Friday, November 21, 2014

Is It the Destination Or The Journey?

I talk a lot about process and helping clients identify and reach their goals.  You would be forgiven if you thought that I just meant that on one level.  Certainly, I want to help clients decide what financial and parenting goals are important to them.  Those are the macro goals.  What I don't talk about much are process goals, yet they are equally important.  How will the client and their spouse resolve any future disputes?  How will the parents reconcile expenses for the children?  How will they determine how to calculate what each of them gets from the settlement?  How will they decide who to do their taxes?  Who to sell their house?  How will they decide?  It's not as easy as it sounds.

Some people need a detailed process with lots of steps, checks and balances, and details.  Some folks need something a little less formal, just a general sketch of what to do.  Still others need no process at all.  Here in the Trenches, we talk to our clients about how they made decisions in the past, what worked and what didn't work.  We ask them what makes them comfortable.  We ask them about their spouse and how they make decisions.  We explore the level of trust between them.  We discuss it and assess.  You see, the terms of an agreement are only as good as the process used within it.  A durable agreement with an acceptable outcome means all of the terms, both substantive and procedural, are acceptable.  The process is something most clients overlook.  Not us.  Here in the Trenches.

Wednesday, November 19, 2014

Life Is What You Make It

Daughter's and my trip to Italy was a Groupon.  We flew on the plane with four other couples who had bought the same Groupon.  Technically, we were on the same trip.  Yet, our trips were anything but the same.  One couple decided to use our hotel in Montecatini as their base to explore Italy's major cities:  Rome, Florence, Venice.  Another couple took advantage of Monetcatini's spas, and left Montecatini a day early so they could see more of Milan.  We explored the Tuscan countryside and cities near us.  Yet, it was all the same trip.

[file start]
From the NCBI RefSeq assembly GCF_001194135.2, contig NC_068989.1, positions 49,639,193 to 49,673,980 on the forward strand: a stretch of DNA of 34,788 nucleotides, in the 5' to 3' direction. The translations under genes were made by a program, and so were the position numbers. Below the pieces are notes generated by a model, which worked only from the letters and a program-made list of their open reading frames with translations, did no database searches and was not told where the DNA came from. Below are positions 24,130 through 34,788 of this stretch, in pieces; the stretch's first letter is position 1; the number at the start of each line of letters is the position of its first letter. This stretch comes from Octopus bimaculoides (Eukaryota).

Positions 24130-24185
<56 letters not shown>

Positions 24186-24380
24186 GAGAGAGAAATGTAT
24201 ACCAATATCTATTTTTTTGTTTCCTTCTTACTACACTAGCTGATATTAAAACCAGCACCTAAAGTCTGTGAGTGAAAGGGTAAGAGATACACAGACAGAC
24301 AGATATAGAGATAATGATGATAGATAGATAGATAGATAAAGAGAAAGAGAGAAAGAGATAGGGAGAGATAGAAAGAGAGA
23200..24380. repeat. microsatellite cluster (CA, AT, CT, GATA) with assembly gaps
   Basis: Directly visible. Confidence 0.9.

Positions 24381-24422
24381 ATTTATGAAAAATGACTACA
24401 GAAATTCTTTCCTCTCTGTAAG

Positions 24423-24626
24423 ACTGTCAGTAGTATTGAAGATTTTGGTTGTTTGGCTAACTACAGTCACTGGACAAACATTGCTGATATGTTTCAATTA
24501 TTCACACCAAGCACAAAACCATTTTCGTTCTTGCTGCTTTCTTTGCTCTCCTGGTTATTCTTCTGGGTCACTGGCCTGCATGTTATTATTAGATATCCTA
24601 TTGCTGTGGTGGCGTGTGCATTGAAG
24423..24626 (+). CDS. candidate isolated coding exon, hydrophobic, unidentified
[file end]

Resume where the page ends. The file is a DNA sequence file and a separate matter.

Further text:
Saturday, I ran a half marathon.  I needed a good time in order to secure a better starting position at the Disney Princess Half Marathon (so Daughter and I could enjoy some photo ops with the characters), and I wanted to post a personal record (I did).  As I milled around waiting for the start, I talked to a number of other runners.  One was running their first half marathon, and just wanted to finish.  Another ran it every year just because they love it.  Lots of folks were trying to qualify for the Boston Marathon.     Same basic course, up and back for 6.55 miles on the C & O canal path, yet, each person was running a different race.

Life in the Trenches is much the same.  Everyone goes through the same basic process.  It's their goals that make the difference in the experience and the result.  It starts with a state of mind.  Part our job here in the Trenches is to help our clients explore where they are and where they want to be.  We have to listen to what is important to them, not in terms of things, but what they represent.   Then we help them translate what is important to them into long and short terms goals.  Their goals sometimes determine the process, but goals always determine how they act during the process.  Everyone is different, and so the process, although basically the same for everyone, is individual.  Here in the Trenches.

Wednesday, November 12, 2014